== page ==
Monday, July 25, 2005

VBS 2005...The Lord Bless us

The Vacation Bible School for 2005 got off to a wonderful start for GTS. The Youth Room was packed pretty solid when the Holy Spirit began to move in response to our worship.

In case you missed the lesson, here's part of what we talked about:

One of the greatest gifts God gives to students is the
ability and the opportunity to worship Him.
However, many students are confused about what
worship really means. They often think worship is
based on certain styles of music or church-related
experiences, or that it can only occur on Sunday
mornings or Wednesday nights.

Youth sometimesthink that because they liked the songs and enjoyed
the feelings and emotions of a particular service, then they have truly worshiped. Students need to understand that real worship involves their whole
lives. It’s much more than singing songs on Sunday morning; it’s living out their lives to please God.

During this session, students will observe the
various ways the wise men worshiped Jesus. By
examining elements of the wise men’s worship,
students will discover that they have the
opportunity to worship God in every moment of
every day. Students will learn what it means to
truly worship Christ and will also be challenged to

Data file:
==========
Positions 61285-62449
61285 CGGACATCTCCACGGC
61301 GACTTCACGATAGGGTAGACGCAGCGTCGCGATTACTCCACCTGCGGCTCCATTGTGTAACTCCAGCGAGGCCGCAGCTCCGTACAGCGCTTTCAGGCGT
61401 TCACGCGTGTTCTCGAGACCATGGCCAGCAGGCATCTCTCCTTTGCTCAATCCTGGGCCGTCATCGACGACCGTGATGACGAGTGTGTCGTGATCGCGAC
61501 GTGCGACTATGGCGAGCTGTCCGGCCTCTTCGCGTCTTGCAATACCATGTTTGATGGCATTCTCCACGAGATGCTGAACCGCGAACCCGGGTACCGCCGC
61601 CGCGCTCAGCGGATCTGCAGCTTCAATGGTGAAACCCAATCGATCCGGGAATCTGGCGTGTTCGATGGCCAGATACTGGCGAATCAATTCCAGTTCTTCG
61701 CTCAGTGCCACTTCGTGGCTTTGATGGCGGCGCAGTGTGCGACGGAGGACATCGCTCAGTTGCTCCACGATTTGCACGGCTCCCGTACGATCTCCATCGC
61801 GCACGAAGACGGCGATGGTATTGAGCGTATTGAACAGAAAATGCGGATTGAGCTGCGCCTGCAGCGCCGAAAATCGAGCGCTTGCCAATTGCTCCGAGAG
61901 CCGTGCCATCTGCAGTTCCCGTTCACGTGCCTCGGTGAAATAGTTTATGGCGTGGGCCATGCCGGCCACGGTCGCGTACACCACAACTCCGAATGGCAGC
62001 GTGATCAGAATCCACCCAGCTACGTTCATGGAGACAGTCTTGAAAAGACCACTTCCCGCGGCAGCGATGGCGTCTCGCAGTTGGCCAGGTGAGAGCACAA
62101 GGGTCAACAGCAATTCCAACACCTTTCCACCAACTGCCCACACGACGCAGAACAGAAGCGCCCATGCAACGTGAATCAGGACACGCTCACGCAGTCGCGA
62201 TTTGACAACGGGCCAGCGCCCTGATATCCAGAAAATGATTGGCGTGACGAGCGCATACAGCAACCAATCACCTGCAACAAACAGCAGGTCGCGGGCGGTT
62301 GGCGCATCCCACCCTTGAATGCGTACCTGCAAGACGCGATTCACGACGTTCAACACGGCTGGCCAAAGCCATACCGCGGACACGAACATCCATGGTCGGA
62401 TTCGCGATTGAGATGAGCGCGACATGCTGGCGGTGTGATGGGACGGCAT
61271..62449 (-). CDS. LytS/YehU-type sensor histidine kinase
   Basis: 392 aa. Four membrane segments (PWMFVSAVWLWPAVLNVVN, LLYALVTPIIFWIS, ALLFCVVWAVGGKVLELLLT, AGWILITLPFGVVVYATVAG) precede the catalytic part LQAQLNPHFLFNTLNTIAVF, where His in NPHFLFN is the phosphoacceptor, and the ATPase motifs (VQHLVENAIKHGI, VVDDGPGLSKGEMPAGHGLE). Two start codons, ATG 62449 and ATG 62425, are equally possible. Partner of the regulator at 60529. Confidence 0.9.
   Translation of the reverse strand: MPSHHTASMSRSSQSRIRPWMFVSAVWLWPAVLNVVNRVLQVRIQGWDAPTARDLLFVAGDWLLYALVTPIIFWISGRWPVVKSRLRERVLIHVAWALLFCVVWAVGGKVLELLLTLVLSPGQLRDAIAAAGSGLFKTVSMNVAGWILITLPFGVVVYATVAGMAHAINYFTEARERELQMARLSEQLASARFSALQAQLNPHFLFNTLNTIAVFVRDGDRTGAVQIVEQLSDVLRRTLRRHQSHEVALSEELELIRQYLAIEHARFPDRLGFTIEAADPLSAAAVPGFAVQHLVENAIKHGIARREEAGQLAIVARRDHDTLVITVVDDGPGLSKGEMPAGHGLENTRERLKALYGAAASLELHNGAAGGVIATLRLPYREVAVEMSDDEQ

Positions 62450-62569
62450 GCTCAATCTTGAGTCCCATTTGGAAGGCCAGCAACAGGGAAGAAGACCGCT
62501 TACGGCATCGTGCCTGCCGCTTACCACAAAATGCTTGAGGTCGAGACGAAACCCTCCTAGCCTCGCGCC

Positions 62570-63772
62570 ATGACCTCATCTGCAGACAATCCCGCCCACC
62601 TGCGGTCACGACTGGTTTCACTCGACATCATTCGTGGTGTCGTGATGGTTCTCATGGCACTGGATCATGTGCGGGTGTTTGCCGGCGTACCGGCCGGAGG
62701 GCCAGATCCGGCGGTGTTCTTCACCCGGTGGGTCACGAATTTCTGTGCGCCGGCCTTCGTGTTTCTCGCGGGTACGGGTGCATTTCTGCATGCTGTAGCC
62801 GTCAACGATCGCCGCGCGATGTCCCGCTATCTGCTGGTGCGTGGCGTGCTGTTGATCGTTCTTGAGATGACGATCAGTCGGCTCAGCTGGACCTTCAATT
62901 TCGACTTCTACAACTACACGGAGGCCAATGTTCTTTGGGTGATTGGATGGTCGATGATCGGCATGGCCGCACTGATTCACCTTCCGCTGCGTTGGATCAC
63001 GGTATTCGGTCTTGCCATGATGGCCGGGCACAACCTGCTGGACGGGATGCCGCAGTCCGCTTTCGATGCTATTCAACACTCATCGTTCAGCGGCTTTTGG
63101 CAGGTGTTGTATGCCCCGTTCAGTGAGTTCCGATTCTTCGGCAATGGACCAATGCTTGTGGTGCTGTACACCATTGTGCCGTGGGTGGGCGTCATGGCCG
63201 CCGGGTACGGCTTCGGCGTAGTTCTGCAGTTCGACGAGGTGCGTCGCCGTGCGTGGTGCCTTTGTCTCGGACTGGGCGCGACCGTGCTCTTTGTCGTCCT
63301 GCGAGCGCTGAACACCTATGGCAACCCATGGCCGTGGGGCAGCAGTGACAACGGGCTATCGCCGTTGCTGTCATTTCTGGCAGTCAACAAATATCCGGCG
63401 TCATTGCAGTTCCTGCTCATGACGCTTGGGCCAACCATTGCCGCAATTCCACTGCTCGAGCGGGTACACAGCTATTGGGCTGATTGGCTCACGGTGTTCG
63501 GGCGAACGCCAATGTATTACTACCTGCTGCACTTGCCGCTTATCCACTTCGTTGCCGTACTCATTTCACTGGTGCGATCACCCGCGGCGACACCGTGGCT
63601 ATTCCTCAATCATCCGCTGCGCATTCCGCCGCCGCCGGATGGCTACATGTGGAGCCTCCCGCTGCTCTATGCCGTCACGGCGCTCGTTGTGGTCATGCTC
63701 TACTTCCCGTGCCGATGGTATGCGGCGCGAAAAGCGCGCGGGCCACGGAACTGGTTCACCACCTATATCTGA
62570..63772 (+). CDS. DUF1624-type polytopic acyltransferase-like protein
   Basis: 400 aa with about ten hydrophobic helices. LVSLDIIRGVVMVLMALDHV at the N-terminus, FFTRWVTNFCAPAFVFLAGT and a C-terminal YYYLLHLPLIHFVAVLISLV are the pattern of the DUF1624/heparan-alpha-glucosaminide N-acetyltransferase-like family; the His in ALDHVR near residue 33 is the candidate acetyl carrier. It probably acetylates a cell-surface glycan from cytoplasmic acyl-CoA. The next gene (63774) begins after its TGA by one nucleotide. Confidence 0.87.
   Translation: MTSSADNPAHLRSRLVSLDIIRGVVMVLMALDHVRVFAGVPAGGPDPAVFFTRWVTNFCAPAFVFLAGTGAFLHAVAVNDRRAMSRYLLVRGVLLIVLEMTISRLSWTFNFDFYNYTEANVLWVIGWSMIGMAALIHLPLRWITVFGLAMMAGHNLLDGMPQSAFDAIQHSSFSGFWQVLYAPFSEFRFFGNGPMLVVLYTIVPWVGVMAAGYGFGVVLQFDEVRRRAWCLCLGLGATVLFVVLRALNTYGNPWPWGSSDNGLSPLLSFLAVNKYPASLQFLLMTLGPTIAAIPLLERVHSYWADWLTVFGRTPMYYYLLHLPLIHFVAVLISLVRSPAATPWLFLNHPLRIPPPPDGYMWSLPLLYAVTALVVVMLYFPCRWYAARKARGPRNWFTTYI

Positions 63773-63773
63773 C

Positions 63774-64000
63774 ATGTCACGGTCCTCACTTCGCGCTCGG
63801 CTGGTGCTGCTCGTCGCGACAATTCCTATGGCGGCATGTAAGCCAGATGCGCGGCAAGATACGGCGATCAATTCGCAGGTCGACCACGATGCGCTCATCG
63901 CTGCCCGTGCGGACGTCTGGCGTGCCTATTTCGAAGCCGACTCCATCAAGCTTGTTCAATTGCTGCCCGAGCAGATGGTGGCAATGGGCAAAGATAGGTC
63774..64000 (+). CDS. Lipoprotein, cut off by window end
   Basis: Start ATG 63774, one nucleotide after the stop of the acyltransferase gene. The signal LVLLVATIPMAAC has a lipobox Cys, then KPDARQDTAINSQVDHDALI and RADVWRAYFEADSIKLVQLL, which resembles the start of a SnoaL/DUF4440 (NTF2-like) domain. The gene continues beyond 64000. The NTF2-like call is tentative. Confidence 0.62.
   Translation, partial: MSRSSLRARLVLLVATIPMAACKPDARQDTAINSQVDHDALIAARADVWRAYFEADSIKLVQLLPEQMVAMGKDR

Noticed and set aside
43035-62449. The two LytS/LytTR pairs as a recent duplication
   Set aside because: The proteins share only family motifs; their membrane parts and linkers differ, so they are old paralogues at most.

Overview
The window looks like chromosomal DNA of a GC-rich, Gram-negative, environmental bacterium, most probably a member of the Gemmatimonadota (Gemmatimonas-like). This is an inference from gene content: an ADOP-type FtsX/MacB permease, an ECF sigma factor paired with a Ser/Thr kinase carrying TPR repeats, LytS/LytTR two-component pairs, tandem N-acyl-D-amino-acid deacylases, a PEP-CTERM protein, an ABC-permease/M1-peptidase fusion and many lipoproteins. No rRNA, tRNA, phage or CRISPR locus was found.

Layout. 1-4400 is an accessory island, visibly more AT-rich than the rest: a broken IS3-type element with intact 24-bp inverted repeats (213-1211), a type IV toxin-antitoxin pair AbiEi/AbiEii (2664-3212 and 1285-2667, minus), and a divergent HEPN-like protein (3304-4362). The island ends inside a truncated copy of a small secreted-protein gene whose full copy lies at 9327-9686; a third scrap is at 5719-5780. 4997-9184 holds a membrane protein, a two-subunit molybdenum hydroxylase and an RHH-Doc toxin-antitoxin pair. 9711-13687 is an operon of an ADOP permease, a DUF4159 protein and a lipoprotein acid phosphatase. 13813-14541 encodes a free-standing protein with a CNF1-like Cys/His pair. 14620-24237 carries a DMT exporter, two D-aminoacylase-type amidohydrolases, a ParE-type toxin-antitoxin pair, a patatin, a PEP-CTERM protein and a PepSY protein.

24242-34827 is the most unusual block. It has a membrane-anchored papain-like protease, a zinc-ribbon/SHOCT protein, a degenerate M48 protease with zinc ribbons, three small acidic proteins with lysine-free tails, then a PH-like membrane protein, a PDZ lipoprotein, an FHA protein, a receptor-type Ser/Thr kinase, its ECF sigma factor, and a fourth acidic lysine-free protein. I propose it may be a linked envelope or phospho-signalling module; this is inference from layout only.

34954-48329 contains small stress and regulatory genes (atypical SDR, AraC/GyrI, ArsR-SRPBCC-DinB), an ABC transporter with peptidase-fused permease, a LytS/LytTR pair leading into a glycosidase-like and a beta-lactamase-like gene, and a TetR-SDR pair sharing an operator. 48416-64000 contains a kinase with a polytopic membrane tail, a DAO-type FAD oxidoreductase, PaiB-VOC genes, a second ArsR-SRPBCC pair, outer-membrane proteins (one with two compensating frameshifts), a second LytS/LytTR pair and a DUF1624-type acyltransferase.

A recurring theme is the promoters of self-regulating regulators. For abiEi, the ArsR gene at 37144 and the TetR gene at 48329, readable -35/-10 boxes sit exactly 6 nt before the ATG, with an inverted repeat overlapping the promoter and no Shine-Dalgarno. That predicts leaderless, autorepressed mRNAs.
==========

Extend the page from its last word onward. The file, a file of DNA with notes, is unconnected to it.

commit to a life of authentic worship.

These men whom Matthew referred to as “wise
men” probably came from far eastern Babylon,
since the study of astronomy and astrology had
been a part of that culture from ancient times.
Perhaps they were willing to make the long journey
because they had discovered the hope of a coming
Messiah through the influence of the Jews who had
lived in Babylon as captives of King
Nebuchadnezzar. Six hundred years before this
time, we read that “the king promoted Daniel and
gave him many generous gifts. He made him ruler
over the entire province of Babylon and chief
governor over all the wise men of Babylon.”
(Dan. 2:48). Daniel, a godly Jew, no doubt shared
his faith with the Gentile Babylonians, including the
hope of a coming Messiah.

We do not know how many men were in this
party. We traditionally think of three wise men, a
number probably prompted by the number of gifts
mentioned. It is also unlikely that they were kings,
because they paid homage to King Herod as soon
as they arrived in Jerusalem. The wise men
confirmed that they were Gentiles when they called
Jesus “the King of the Jews.” They referred to the
star as “His star,” which was proof to them that He
had already been born. This was not a normal star,
for it appeared and moved ahead of the men as
they traveled, finally remaining stationary over the
house in Bethlehem where Mary, Joseph, and the
Baby Jesus were living. In a miraculous way, God
revealed to these men that His Son had been born
and called them to come and worship Him.

By this time, Herod was old and in bad health. To
make matters worse, he was constantly afraid of
losing his position as King over the Jews. When the
men from the east told him they had come to
worship the One born to be “king of the Jews,” he
was deeply troubled. His reaction caused “all
Jerusalem” (v. 3) to be troubled, also. They weren’t